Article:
Discovering The Truth When it Comes To Your Oral Health
Over time you have probably heard a lot of different things about teeth and oral health that sometimes seem too crazy to be true. Well, that’s because some of them aren’t true and they’re just myths. So what facts about teeth and oral health are myths?
Here some common oral health myths busted:
Myth #1: Sugar is causing most of your tooth decay.
Busted: While sugar definitely plays a role in tooth decay, it isn’t really the main cause. It turns out that consuming carbohydrates actually aids more in tooth decay. This is because tooth decay occurs when acids in our mouths combine with saliva creating plaque that builds up on our teeth. This process occurs more as we eat carbohydrates rather than sugars.
Myth #2: It’s ok if you have silver fillings.
Busted: Silver fillings, although much less common in recent years, can cause serious health risks. These fillings are often made with mercury which can be a very dangerous chemical to have in your mouth. The mercury from these fillings can seep into the mouth from grinding your teeth, chewing gum or even from drinking hot or carbonated beverages that wear away at the mercury. If you or someone you know still has silver fillings, these should be replaced by your dentist as soon as possible.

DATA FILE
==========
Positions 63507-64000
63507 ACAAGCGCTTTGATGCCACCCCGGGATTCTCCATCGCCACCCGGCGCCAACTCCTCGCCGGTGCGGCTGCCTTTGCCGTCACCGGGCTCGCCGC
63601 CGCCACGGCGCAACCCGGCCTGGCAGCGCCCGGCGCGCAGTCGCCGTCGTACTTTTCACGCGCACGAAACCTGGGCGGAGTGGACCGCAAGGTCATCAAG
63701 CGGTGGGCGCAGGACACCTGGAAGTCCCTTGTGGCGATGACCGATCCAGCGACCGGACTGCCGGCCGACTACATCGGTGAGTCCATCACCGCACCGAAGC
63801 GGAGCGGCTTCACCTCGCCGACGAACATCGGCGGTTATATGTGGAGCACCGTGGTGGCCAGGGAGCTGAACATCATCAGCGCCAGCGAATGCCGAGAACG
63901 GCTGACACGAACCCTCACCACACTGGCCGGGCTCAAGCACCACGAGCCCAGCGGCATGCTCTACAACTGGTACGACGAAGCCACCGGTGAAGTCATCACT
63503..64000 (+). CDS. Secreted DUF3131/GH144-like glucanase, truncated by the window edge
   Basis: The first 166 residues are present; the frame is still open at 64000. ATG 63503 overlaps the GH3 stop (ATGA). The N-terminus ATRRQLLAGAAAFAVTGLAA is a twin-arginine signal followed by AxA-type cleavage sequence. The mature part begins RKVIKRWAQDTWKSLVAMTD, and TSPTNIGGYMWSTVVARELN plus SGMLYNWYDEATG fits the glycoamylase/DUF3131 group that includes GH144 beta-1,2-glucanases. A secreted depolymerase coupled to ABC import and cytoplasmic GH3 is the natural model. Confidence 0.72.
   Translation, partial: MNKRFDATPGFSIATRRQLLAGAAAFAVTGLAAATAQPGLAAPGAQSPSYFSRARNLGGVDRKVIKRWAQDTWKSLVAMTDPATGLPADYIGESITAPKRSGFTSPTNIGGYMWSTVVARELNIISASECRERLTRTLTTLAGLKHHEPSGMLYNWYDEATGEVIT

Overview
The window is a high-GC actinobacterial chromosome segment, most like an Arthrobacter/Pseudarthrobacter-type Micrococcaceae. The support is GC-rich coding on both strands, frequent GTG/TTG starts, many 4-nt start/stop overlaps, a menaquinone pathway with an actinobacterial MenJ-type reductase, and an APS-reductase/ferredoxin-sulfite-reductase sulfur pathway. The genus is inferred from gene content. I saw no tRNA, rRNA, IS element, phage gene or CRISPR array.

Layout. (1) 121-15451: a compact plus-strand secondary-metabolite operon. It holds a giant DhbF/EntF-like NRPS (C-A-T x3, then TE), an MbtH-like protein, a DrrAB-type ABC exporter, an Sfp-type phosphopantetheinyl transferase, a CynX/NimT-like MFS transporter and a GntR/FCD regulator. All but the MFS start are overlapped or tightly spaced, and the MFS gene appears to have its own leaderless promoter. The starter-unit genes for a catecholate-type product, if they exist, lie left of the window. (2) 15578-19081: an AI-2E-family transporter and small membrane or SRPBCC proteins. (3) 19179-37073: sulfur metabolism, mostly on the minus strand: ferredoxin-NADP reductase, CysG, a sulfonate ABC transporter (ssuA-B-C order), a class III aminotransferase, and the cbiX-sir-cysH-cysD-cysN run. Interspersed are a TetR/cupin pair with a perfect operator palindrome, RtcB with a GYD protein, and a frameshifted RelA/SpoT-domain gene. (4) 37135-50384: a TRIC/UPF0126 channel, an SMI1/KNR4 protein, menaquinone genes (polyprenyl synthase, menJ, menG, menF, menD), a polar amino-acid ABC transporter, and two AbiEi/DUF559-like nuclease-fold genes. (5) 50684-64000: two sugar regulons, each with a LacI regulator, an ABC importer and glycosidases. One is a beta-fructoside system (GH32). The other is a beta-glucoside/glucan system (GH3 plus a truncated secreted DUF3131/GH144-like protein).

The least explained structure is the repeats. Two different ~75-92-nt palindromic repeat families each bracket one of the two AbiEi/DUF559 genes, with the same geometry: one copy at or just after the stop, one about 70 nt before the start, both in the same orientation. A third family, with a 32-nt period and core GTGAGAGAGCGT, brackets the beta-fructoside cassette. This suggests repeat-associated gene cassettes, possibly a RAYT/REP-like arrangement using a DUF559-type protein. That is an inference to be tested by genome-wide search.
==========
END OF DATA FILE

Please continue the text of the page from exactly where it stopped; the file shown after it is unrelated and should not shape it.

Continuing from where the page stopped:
Myth #3: Brush your teeth right after every meal.
Busted: You should not be brushing your teeth immediately after you eat a meal. Brushing too soon after eating can actually weaken your enamel, especially if you ate anything that is high in sugar or has high acidity that is already harmful to your enamel. It is best to wait about 30 minutes after a meal to brush your teeth for the best oral health.
Myth #4: Your teeth are healthy as long as they don’t hurt.
Busted: Many people believe that pain in the mouth is the first warning sign that there is something wrong. This is not true. Pain is usually one of the last signs and this is why regular visits to the dentist are so important. Just because your teeth don’t hurt doesn’t mean you don’t have a cavity that can be taken care of in the early stages avoiding any pain at all.
Myth #5: It’s ok if your gums are bleeding, you probably brushed too hard.
Busted: Bleeding gums are not ok even if you did happen to brush a little too hard. When your gums bleed, your mouth is telling you that something is not right. Bleeding gums are a sign of an infection in your gums from a buildup of plaque in places your toothbrush can’t reach. This is where the importance of flossing comes in to help remove that plaque and decrease your chances of gum infections. If you begin flossing and the bleeding continues, it is best to make an appointment to see your dentist so they can get to the bottom of the problem.